A comprehensive one-stop reference text, The Routledge Companion to Criminological Theory and Concepts (the ‘Companion’) will find a place on every bookshelf, whether it be that of a budding scholar or a seasoned academic. Comprising over a hundred concise and authoritative essays written by leading scholars in the field, this volume explains in a clear and inviting way the emergence, context, evolution and current status of key criminological theories and conceptual themes.
The Companion is divided into six historical and thematic parts, each introduced by the editors and containing a selection of accessible and engaging short essays written specifically for this text:
- Foundations of criminological thought and contemporary revitalizations
- The emergence and growth of American criminology
- From appreciation to critique
- Late critical criminologies and new directions
- Punishment and security
- Geographies of crime
Comprehensive cross-referencing between entries will provide the reader with signposts to later developments, to critiques and to associated theoretical developments explored within the book, and lists of further reading in every entry will encourage independent thinking and study. This book is an essential reference work for criminology students at all levels and is the perfect companion for courses on criminological theory.
Table of Contents
Part 1: Foundations of Criminological Thought and Contemporary Revitalizations
Part 2: The Emergence and Growth of American Criminology
Part 3: From Appreciation to Critique
Part 4: Late Critical Criminologies and New Directions
Part 5: Punishment and Security
Part 6: Geographies of Crime
Avi Brisman is an Associate Professor in the School of Justice Studies at Eastern Kentucky University and an Adjunct Associate Professor in the School of Justice at Queensland University of Technology.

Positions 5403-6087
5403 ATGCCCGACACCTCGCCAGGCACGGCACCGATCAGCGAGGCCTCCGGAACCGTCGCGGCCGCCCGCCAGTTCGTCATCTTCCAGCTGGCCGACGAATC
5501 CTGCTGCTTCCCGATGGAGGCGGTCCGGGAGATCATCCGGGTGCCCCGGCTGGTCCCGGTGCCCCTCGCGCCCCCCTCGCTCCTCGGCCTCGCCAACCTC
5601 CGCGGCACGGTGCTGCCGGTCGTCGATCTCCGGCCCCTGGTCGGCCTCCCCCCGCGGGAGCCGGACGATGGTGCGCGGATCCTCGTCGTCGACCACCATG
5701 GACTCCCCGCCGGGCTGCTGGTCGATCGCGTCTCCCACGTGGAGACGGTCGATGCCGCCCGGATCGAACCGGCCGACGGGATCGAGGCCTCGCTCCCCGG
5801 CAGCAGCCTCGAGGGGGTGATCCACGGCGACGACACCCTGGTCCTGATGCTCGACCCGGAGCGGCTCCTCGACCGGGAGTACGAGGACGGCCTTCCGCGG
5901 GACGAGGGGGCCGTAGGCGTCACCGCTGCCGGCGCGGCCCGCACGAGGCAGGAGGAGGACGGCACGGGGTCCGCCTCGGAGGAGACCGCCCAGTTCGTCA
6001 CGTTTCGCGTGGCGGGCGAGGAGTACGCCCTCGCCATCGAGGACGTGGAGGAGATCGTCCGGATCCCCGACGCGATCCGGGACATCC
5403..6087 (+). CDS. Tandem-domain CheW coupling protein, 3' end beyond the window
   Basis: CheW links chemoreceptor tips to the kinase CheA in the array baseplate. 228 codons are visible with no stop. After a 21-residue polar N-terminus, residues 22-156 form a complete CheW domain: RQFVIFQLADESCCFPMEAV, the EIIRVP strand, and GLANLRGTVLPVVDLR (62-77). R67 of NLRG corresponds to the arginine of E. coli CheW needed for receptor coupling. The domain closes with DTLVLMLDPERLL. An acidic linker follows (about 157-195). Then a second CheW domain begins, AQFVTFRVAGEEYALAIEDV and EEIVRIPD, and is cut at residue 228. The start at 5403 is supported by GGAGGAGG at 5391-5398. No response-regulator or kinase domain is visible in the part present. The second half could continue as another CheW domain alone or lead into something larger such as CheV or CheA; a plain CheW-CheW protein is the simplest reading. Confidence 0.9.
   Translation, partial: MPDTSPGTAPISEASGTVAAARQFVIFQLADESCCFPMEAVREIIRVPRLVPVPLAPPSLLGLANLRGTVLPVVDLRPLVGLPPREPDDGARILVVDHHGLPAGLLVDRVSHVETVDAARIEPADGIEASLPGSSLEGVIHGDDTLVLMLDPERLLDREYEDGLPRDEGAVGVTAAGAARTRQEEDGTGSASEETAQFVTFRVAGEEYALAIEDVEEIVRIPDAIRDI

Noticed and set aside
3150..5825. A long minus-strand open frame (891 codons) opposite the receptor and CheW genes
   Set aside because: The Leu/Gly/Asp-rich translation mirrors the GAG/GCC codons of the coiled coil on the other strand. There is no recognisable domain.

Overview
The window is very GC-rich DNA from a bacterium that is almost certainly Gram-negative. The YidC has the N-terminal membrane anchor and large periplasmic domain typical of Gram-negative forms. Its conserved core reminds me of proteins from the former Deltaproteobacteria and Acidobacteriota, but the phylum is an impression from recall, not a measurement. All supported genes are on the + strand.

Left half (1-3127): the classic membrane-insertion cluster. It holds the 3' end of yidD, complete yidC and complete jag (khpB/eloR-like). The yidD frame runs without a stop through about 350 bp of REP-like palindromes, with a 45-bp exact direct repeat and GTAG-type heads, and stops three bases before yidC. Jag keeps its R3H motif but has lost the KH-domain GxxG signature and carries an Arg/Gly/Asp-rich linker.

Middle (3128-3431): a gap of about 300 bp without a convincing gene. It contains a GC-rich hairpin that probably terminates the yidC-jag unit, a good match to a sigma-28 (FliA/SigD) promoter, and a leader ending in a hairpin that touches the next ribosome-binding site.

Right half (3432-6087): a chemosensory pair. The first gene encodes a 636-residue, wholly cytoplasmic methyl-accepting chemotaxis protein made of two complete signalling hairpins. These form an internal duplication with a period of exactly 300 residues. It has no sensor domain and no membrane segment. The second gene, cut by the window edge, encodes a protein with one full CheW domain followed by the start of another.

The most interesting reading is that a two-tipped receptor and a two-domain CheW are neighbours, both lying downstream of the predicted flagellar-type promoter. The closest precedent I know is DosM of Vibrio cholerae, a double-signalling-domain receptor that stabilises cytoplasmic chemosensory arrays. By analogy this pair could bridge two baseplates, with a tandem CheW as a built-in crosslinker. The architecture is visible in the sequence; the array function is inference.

Eamonn Carrabine is a Professor in the Department of Sociology at the University of Essex.
Nigel South is a Professor in the Department of Sociology at the University of Essex and an Adjunct Professor in the School of Justice at Queensland University of Technology.
"The Routledge Companion to Criminological Theory and Concepts is a great conspectus of the different bloodlines, forms and uses of criminology, prepared by authors recruited from across the globe, many of them the principal experts in the areas they describe. It is, without doubt, remarkably comprehensive, nonpartisan and authoritative, and it will serve as an invaluable vade mecum for anyone engaged in the study of crime."
- Paul Rock, Emeritus Professor of Sociology, London School of Economics and Political Science, UK
"This Companion will undoubtedly leave its mark on criminology. The editors have brought together a remarkably thorough and comprehensive collection of essays by experts in their respective fields that will not only stand the test of time but at the same time captures the diversity and intellectual excitement of criminology. This is a clear and accessible collection that will enhance the understanding of the discipline by all those who read it: tutors and students alike. This is the 'must have' book for anyone claiming the label 'criminologist'."
- Sandra Walklate, Eleanor Rathbone Chair of Sociology, University of Liverpool; Professor of Criminology, Monash University, Australia; and Adjunct Professor School of Justice, Queensland University of Technology, Australia
"An extraordinary achievement, breathtaking in its scope. A crucial resource, by some of the most insightful thinkers within criminology, that not only surveys what has been achieved but identifies and explores crucial new directions. A criminological milestone that will inspire and guide criminologists for decades to come."
- Clifford Shearing, Professor at the University of Cape Town, South Africa; Griffith University, Australia; and Adjunct Professor at the University of Montreal, Canada
"This intellectual history of criminological theories comes at an important time, when we urgently need to re-think our understandings of deviance, transgression and wrongdoing. This is a generous, robust and wide-ranging collection of essays, and they are accessible, rigorous and critical. Many of these are reassuring contributions from key thinkers, and others represent welcome challenges to the field."
- Katherine Biber, Professor of Law, University of Technology Sydney, Australia